If you hate going to the dentist, you’re not alone. Dental fear and phobia is a real thing and can make even thinking about going to the dentist scary. But, what about when you want to go to the dentist but can’t make a checkup a reality because you can’t afford it, can’t get to the dentist or there’s a lack of dental care options where you live?

All of these situations are a reality for many people across the nation, according to a new report from WalletHub.

The U.S. Centers for Disease Control and Prevention reports that 36 percent of adult Americans have gone 12 months without seeing a dentist – whether as a result of dental fear, wanting to save money, a lack of access to care or concerns over affordability.

But, skipping the dentist can be even more costly than the price of a checkup.

“When you miss a checkup, issues you may have are not being addressed, which means the potential for serious problems to develop,” said Dr. Ettienne van Zyl, a Rogers, Arkansas, dentist.

It’s not just cavities you’re at risk for; when conditions such as gum disease or tooth decay are untreated, other health conditions such as endocarditis (inflammation of the lining of the heart muscle), diabetes and stroke can occur.

Additional risks include the development of diabetes, Alzheimer’s, dementia, preterm labor and low birth weight in babies.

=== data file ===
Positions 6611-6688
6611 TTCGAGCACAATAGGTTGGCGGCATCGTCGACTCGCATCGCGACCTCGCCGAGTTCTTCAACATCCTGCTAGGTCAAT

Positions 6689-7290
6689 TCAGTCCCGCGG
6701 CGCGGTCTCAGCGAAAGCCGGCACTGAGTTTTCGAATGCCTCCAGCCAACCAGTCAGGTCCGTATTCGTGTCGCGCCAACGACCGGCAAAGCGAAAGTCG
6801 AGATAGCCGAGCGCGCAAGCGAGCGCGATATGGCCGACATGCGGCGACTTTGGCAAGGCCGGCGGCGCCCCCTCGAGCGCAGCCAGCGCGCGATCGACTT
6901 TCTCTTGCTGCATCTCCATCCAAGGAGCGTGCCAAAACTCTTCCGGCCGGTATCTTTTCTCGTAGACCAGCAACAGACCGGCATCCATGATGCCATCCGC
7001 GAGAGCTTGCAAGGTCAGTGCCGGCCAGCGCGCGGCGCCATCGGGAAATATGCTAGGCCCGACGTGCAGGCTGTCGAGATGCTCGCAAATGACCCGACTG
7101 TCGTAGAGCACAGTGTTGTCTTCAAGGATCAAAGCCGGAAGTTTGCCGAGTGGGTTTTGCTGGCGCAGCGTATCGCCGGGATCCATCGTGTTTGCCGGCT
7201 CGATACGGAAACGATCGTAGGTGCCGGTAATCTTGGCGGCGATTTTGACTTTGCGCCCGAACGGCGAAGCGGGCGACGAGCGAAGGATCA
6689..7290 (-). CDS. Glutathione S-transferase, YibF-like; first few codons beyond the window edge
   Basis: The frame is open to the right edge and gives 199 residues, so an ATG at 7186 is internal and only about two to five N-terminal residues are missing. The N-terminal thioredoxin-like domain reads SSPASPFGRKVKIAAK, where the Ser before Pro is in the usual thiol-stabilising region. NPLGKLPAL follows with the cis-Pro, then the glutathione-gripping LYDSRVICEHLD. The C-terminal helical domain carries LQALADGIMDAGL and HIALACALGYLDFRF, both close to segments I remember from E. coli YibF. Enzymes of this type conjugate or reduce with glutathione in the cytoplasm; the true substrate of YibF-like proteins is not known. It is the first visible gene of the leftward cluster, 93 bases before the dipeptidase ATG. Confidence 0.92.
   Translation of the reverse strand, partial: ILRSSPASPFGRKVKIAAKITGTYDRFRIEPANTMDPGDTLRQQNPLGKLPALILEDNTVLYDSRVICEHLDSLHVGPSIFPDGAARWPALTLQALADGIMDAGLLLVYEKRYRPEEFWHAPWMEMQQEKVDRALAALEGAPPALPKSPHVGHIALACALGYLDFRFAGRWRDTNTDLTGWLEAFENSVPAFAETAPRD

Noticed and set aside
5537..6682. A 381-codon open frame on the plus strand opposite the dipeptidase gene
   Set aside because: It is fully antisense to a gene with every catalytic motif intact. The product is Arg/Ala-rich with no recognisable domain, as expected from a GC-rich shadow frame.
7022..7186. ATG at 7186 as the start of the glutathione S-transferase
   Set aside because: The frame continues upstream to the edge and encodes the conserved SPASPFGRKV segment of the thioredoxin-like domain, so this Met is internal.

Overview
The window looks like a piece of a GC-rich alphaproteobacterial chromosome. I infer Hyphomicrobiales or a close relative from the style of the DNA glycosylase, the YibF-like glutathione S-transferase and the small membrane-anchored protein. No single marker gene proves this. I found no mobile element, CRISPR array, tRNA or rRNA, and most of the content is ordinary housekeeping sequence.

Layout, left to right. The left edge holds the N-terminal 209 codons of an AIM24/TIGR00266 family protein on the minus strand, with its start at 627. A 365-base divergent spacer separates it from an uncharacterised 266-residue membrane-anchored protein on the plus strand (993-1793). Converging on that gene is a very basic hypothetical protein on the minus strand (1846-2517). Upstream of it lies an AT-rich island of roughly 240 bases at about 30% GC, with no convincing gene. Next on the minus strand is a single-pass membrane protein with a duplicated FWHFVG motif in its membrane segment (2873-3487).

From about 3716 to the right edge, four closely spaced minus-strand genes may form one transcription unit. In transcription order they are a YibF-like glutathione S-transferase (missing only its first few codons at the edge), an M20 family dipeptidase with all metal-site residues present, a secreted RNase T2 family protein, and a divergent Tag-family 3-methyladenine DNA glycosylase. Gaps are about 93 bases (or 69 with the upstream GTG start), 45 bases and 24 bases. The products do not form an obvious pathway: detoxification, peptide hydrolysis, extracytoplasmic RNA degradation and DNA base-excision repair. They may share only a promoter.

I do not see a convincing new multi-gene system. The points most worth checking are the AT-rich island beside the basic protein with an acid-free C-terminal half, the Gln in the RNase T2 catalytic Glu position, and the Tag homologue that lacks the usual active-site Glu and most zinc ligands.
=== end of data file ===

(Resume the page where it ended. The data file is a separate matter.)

WalletHub’s report also revealed that whether individuals had access to fluoridated drinking water also made a significant difference in oral health.

“Fluoride plays an important role in strengthening the teeth against acid erosion and the bacteria that cause tooth decay,” van Zyl said.

As part of their report, WalletHub compared the 50 states and the District of Columbia in 26 key indicators of dental wellness. These factors included the cost of dental treatment and how people felt their oral health affected their quality of life.

The top state for oral health was Wisconsin, with a score of 75.69, followed by Illinois and Minnesota.

Arkansas ranked No. 50 out of 51, with a score of 34.63

Mississippi was last on the list with a score of 33.74.

Source: WalletHub. 2020’s States with the Best & Worst Dental Health. 6 February 2020.